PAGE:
The U.S. debt held by the public is expected to rise to 106 percent of the economy in 2039 from 74 percent this year, largely driven by increases in the cost of health benefits, the Congressional Budget Office said.
To put federal finances on a sustainable path, Congress must boost revenue, cut spending on benefit programs or combine the approaches, the nonpartisan CBO said in its long-term budget outlook released today.
“The unsustainable nature of the federal tax and spending policies specified in current law presents lawmakers and the public with difficult choices,” CBO said in the report. “Unless substantial changes are made to the major health-care programs and Social Security, spending for those programs will equal a much larger percentage of GDP in the future than it has in the past.”
The CBO projected in April that the U.S. budget deficit will narrow to $492 billion this year, the lowest level since 2008 and down more than 60 percent from a record $1.4 trillion in 2009.
Higher spending on Medicare and Medicaid will cause the budget deficit to begin increasing in 2016, according to CBO’s projections.
As a share of the economy, the budget deficit will increase to 3.7 percent in 2024 and 6.4 percent in 2039, from 2.8 percent in 2014, the agency said today.
Senator Orrin Hatch, a Utah Republican, said in a statement that the CBO report “is a stark reminder of the urgent need for entitlement reform.”
The CBO in April projected that this year’s debt would be 73.8 percent of U.S. gross domestic product. The debt will rise to 78 percent of GDP in 2024 and increase to 106 percent in 2039, a level seen only once before in U.S. history, just after World War II, CBO said today.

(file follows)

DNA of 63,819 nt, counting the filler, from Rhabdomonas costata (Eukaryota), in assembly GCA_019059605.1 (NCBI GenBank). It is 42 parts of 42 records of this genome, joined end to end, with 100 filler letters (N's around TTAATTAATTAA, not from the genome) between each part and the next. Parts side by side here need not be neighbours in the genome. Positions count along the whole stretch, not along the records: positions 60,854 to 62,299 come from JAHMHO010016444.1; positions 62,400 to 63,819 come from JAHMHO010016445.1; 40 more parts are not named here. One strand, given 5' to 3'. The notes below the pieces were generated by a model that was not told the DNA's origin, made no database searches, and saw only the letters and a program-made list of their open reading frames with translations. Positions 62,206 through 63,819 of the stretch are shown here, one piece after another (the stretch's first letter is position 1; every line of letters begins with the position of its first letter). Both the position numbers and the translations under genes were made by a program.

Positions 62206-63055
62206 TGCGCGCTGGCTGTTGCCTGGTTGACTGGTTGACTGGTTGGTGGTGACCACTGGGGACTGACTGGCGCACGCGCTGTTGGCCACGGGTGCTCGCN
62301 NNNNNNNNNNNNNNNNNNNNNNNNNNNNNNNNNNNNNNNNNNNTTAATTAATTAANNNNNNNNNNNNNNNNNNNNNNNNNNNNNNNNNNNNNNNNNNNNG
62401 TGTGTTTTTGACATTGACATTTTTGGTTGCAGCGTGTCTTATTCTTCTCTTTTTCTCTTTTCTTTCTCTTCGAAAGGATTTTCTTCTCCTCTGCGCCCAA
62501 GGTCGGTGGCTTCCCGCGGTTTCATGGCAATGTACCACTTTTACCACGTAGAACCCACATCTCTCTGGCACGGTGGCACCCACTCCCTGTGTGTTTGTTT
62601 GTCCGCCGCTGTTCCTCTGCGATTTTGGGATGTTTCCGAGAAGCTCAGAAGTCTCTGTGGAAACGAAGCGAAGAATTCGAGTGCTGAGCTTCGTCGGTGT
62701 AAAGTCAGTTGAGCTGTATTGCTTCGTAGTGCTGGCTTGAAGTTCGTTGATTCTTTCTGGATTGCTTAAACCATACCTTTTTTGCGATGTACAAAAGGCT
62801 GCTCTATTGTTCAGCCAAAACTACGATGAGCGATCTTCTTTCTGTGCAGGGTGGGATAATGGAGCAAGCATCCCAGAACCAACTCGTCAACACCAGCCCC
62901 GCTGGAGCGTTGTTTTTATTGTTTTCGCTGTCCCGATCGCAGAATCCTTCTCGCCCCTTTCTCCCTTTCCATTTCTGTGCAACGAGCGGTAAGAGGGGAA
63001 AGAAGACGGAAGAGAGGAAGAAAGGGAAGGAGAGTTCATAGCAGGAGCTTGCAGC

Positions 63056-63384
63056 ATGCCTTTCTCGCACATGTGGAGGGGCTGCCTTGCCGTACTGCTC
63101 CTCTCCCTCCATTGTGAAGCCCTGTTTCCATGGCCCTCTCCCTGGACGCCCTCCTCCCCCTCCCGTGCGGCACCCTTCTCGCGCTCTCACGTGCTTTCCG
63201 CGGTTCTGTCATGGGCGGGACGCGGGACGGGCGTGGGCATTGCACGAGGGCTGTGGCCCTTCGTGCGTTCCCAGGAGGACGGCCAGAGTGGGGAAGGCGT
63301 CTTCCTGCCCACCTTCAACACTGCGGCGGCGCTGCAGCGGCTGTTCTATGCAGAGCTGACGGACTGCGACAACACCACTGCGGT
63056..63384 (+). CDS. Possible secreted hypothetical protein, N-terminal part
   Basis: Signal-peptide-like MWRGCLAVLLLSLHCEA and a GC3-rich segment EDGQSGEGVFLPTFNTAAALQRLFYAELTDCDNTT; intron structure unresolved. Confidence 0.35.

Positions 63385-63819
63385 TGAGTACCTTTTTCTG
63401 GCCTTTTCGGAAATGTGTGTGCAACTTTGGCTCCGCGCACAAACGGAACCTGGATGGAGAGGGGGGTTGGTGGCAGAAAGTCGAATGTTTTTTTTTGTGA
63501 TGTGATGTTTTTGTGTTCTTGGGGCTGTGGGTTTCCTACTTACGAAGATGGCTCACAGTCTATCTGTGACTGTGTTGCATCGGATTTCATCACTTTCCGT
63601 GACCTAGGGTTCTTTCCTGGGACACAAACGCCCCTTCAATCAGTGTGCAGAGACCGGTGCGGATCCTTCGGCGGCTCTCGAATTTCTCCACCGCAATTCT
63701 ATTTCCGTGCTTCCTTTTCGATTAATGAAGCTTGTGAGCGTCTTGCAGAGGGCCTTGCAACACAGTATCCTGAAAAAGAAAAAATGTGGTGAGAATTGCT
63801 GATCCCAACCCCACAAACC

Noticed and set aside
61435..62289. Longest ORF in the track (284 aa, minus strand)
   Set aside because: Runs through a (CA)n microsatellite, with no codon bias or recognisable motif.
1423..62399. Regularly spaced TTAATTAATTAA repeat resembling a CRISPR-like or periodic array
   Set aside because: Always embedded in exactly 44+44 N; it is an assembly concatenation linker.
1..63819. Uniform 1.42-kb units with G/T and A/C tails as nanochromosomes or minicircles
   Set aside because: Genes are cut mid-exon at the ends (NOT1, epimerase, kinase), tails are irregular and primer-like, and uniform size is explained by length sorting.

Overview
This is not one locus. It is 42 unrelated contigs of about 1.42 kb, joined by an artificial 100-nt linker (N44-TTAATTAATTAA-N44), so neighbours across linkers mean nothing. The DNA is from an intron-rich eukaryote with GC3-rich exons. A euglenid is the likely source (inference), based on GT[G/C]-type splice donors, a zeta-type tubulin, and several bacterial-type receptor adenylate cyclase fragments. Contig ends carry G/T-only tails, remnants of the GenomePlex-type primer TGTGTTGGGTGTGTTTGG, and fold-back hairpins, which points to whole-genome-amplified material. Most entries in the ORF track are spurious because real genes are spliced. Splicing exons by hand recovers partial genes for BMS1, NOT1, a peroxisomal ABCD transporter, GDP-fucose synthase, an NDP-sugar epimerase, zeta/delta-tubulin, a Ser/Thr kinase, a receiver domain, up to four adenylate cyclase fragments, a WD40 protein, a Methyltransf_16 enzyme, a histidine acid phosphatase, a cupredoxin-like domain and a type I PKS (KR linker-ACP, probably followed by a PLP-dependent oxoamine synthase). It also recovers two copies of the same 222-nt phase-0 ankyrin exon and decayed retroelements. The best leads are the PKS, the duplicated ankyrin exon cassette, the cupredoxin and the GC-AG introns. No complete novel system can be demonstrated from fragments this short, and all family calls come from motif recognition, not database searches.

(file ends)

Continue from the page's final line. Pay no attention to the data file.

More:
“Federal spending for Social Security and the government’s major health-care programs -- Medicare, Medicaid, the Children’s Health Insurance Program, and subsidies for health insurance purchased through the exchanges created under the Affordable Care Act -- would rise sharply,” CBO said.
By 2039 those programs would reach 14 percent of GDP by 2039, “twice the 7 percent average seen over the past 40 years,” CBO said.
Also contributing to the higher cost will be higher interest payments on the debt, the CBO said.
“The government’s net interest payments would grow to 4.5 percent of GDP by 2039, compared with an average of 2 percent over the past four decades,” according to the report.
Last year, CBO expected the 2039 debt-to-GDP ratio at 102 percent, the report said.
“The nominal amount of debt projected for 2039 is nearly the same in both projections, but GDP is now projected to be a bit smaller, resulting in a slightly higher ratio of debt to GDP,” the CBO said.